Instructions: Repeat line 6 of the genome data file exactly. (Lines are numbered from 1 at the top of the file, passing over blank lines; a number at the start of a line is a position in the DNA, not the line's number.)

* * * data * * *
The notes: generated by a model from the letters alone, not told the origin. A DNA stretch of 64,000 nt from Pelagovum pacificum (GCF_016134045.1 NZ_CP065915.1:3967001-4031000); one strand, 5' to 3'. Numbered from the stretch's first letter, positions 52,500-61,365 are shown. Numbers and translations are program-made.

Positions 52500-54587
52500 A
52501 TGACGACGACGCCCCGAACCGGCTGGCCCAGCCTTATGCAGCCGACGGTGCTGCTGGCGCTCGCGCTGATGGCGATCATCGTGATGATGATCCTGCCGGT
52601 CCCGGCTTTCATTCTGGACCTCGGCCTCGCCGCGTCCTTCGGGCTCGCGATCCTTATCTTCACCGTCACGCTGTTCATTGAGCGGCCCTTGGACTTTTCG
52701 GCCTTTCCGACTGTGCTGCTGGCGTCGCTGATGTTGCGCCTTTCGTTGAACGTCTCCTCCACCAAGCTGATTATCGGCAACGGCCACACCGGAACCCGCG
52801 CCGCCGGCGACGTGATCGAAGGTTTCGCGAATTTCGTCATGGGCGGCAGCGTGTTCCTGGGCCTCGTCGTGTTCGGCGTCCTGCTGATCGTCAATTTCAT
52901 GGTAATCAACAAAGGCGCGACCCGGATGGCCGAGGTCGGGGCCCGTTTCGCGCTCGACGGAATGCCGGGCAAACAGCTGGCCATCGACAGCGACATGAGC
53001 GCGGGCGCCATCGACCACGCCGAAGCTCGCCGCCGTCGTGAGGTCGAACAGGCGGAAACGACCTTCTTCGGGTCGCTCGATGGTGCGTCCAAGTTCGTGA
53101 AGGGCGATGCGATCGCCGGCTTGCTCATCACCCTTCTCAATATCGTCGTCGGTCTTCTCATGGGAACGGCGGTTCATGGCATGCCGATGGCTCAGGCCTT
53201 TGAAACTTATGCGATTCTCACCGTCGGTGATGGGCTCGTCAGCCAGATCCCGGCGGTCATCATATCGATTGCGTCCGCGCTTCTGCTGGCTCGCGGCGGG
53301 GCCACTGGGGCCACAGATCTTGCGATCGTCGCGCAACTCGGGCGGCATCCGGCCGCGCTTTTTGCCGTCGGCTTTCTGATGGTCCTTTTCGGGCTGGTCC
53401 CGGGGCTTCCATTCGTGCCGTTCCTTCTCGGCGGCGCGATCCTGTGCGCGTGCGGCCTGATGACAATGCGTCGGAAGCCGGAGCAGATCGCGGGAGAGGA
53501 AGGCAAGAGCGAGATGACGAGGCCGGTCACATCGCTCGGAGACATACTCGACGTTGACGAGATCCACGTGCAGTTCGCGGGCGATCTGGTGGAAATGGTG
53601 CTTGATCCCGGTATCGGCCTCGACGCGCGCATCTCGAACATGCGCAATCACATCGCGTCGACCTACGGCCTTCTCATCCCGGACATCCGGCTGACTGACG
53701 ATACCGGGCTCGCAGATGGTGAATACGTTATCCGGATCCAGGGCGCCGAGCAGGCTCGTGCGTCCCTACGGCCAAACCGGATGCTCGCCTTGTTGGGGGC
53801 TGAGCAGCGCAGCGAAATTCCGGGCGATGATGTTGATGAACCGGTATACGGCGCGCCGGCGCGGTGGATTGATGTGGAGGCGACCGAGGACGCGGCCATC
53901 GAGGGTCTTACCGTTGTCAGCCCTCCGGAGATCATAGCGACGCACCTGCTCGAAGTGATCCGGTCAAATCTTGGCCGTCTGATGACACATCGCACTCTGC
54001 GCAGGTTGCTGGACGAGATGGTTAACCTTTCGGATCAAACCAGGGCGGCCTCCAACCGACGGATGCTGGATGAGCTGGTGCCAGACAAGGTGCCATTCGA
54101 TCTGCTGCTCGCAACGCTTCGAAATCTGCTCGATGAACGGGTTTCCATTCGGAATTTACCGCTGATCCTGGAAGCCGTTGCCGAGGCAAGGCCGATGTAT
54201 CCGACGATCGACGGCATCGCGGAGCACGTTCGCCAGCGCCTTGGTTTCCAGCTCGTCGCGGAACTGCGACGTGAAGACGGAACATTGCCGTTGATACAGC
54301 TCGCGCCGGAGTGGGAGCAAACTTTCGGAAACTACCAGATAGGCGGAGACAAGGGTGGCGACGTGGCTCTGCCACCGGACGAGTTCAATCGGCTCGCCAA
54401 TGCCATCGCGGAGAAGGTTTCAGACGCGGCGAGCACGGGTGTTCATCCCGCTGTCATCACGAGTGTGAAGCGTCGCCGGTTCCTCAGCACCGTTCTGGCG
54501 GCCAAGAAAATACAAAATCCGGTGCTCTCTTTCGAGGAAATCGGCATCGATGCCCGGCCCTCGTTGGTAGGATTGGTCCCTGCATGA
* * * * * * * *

52701 GCCTTTCCGACTGTGCTGCTGGCGTCGCTGATGTTGCGCCTTTCGTTGAACGTCTCCTCCACCAAGCTGATTATCGGCAACGGCCACACCGGAACCCGCG